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Updated September 11, 2021
Another day, another calorie—but for the world’s fittest countries, staying healthy means more than just a number on a scale.
Fitbit revealed a list of some of the world’s fittest countries according to their gathered data from more than 20 million Fitbit users—tracking data such as daily activity, heart rate, and sleep. Ireland stood out as number one by Fitbit standards, and the U.S. number 28 of 30.
But fitness isn’t just about daily activity. The following fit countries (according to CNN Travel) certainly seem to know the answer to good health and fitness because they boast some of the lowest cholesterol levels, best access to fresh foods, nutritious diets, healthier portion sizes—and they understand the necessity of a good nap too. Without further adieu, here are the world’s 9 fittest countries.
The 9 fittest countries in the world
With a diet rich in vegetables, fish and unsaturated fat, it’s no wonder Israel is a healthy place to be.
According to the country’s agricultural wing about 80 percent of Israelis eat fruits and vegetables every day, which is more than many Americans can say.
Israelis also have the lowest cholesterol diets and that seems to only improve with age.
As it turns out, Sweden is known for much more than just Ikea and 6-hour workdays. Swedes have diets that are low in carbs and high in the right kind of fats, making them number two in terms of life expectancy (Japan is number one). And according to a 2013 survey from the European Commission, Sweden has the largest number of regular exercisers.
Japan is famous for its beauty, morals—and thanks to a combination of exercise and diet, the oldest population in the world. Yasutaro Koide, a Japanese resident, set the world record of becoming the world’s oldest man at age 112 before his death in 2016, just two months shy of his 113th birthday. Japanese locals also practice the art of Hara Hachi Bu— eating food until you’re extremely full, an art that has been shown to promote a long life and less disease.
Spain (The fittest country in the world)
The Spanish diet includes all of the essentials—fresh vegetables, lean meats, olive oil and red wine (rich in antioxidants), not to mention it is always fresh and local. Spain also eats less fast food than other European countries, and after a long day (or anytime, really) a “siesta” or nap, as we know it, is readily welcomed.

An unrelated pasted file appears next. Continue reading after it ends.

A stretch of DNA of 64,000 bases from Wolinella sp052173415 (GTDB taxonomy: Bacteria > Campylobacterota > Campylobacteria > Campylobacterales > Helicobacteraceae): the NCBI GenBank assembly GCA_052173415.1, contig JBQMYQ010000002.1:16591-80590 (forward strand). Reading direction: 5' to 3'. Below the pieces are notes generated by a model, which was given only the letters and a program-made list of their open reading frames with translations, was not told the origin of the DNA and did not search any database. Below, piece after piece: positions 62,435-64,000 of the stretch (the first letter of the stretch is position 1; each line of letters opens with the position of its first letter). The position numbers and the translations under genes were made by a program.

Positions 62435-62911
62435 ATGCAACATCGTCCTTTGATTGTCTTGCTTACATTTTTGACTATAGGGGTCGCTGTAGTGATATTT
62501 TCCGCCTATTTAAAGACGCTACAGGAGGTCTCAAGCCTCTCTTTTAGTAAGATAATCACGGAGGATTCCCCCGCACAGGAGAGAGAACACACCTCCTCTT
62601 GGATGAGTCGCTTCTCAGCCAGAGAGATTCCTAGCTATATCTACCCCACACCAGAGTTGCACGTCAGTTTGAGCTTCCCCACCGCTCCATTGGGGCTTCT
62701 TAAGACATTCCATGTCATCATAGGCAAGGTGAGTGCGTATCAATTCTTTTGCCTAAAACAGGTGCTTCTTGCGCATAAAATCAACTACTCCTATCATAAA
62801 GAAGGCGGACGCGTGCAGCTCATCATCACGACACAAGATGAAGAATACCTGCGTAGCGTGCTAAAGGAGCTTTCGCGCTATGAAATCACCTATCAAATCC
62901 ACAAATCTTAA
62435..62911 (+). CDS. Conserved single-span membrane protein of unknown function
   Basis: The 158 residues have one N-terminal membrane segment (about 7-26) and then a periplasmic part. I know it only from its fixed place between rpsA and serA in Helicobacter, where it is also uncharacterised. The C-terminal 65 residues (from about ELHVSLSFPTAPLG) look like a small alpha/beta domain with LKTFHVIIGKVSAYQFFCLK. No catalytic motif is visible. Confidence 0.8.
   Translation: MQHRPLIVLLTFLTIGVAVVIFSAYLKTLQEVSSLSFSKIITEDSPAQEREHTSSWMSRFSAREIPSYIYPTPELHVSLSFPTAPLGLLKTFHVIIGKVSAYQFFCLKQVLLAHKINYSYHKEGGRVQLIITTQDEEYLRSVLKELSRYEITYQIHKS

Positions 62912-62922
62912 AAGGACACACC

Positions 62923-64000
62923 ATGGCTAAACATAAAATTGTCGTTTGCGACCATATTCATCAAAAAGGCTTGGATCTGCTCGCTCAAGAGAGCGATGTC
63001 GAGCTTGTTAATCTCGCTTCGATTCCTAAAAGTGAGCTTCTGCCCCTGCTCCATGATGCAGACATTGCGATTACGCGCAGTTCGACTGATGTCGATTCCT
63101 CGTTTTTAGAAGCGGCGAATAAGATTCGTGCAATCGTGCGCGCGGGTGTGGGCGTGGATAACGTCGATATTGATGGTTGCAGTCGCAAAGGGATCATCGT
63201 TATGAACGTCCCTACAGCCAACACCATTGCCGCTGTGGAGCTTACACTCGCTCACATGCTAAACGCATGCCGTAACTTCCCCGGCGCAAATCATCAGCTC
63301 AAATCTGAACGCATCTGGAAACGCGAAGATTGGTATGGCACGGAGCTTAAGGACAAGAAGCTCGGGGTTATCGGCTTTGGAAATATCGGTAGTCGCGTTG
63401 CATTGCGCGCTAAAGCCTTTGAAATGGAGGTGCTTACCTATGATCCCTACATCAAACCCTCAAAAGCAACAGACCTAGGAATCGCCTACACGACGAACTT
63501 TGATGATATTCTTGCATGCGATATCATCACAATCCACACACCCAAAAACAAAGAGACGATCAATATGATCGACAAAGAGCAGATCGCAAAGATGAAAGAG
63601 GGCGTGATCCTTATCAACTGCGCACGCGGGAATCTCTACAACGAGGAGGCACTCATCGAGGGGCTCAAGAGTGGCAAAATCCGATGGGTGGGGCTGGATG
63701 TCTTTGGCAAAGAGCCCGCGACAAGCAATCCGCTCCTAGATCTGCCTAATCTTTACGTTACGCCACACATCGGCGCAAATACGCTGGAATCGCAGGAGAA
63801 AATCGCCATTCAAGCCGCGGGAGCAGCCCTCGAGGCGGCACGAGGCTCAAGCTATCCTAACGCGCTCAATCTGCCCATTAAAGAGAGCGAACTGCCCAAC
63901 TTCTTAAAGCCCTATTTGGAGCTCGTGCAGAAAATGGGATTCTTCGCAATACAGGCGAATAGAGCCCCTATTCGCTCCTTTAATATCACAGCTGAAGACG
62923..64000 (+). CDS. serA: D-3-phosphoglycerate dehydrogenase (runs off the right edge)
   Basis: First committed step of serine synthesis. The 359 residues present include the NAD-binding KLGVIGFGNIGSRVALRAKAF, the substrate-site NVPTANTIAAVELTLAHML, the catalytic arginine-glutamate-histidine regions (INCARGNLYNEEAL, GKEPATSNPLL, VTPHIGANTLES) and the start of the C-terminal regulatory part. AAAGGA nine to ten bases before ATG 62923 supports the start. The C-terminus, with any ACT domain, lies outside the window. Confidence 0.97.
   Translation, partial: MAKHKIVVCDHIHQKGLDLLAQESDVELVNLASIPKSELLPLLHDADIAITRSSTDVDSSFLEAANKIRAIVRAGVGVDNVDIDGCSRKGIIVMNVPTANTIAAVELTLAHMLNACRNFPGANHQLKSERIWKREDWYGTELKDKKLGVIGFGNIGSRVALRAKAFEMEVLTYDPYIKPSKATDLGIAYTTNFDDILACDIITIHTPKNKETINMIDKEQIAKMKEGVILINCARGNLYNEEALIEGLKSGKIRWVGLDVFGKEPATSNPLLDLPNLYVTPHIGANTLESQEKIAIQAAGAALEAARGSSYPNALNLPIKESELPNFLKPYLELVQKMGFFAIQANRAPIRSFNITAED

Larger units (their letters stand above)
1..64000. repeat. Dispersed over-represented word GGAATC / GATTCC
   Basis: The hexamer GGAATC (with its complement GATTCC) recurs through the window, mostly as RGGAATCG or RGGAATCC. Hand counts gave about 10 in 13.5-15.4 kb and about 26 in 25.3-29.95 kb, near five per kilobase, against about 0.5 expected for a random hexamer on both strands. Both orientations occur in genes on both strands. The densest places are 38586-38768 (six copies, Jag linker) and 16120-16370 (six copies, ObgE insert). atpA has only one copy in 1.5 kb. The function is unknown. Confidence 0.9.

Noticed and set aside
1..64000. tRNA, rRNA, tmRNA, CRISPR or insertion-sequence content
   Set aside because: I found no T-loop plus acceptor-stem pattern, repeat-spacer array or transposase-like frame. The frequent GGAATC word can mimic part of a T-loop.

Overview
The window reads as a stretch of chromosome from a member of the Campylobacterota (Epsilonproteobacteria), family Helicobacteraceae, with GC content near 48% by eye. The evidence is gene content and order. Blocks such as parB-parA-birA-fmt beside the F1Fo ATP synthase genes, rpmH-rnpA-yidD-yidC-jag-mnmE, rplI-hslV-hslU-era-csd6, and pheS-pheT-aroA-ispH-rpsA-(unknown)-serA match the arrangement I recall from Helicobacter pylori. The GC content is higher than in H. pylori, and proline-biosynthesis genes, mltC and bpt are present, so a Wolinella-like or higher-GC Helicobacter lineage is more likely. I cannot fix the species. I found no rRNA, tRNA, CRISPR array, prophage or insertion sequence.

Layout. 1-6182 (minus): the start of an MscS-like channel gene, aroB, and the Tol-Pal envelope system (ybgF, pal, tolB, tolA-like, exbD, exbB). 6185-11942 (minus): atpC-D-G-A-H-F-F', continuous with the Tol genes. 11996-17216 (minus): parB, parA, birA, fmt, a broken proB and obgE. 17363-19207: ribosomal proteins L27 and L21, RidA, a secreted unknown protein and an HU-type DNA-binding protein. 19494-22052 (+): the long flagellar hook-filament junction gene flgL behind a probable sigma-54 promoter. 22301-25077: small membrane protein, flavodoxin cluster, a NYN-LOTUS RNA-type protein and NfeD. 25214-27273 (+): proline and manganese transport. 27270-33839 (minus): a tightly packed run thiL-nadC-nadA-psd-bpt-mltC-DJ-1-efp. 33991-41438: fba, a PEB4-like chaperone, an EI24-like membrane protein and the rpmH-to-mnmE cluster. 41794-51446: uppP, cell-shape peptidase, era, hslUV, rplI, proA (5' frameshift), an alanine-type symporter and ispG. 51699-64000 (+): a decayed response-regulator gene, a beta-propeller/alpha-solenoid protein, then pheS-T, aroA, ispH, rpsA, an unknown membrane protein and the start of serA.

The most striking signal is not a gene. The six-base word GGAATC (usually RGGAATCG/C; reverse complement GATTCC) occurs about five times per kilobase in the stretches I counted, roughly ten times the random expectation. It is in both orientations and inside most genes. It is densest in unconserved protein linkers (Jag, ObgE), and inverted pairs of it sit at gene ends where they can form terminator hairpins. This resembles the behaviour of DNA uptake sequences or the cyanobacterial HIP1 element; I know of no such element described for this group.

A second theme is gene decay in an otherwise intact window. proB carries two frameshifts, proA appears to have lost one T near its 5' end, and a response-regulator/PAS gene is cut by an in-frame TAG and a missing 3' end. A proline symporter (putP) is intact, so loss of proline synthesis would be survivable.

Australia is known for many things: its beaches, its wildlife, its scenery, Liam Hemsworth—you know, the basics. But locally sourced food and exercising outdoors is a common theme in this country. CNN Traveler even named Australia their top destination of 2016, and with the amount of happy and healthy locals and travelers itching to see its uniqueness and beauty, who can blame them?
For a city that has been named the most expensive city in the world, it sure is a healthy one. In fact, it’s the healthiest region in Asia according to the finding. Singapore is known for its food and workout classes, as well as its reasonable health care.
It’s the best country in the world, according to U.S. News & World Report and also ranks 3rd on this list as one of the healthiest. Having the fresh air and the beautiful Alps for skiing doesn’t hurt either, as well as the world’s best health care system. Much like Japan, Switzerland also has some of the highest life expectancies in the world.
There must be something in the water. Iceland has recently become the newest hotspot—and with its gorgeous blue lagoons and famous Northern Lights, who wouldn’t want to be out and about? The citizens are active and enjoy the outdoors. The diets consist largely of fresh seafood and free-range meat, not to mention the life expectancy for both men and women is over 80 years.
What do Italians do well? They make great wine, pasta, oh, and they’re healthier than everyone else. Children in Italy can expect to live into their eighties. Despite a struggling economy, its excess of doctors and olive oil and vegetable-rich diet leads to better cholesterol and overall health. Fuhgeddaboudit!
Italy has paved the way for more than just modernity, and if the world takes notice like they did of the Renaissance of art and ideas, that model of good health and eating habits might just spread and become the global norm.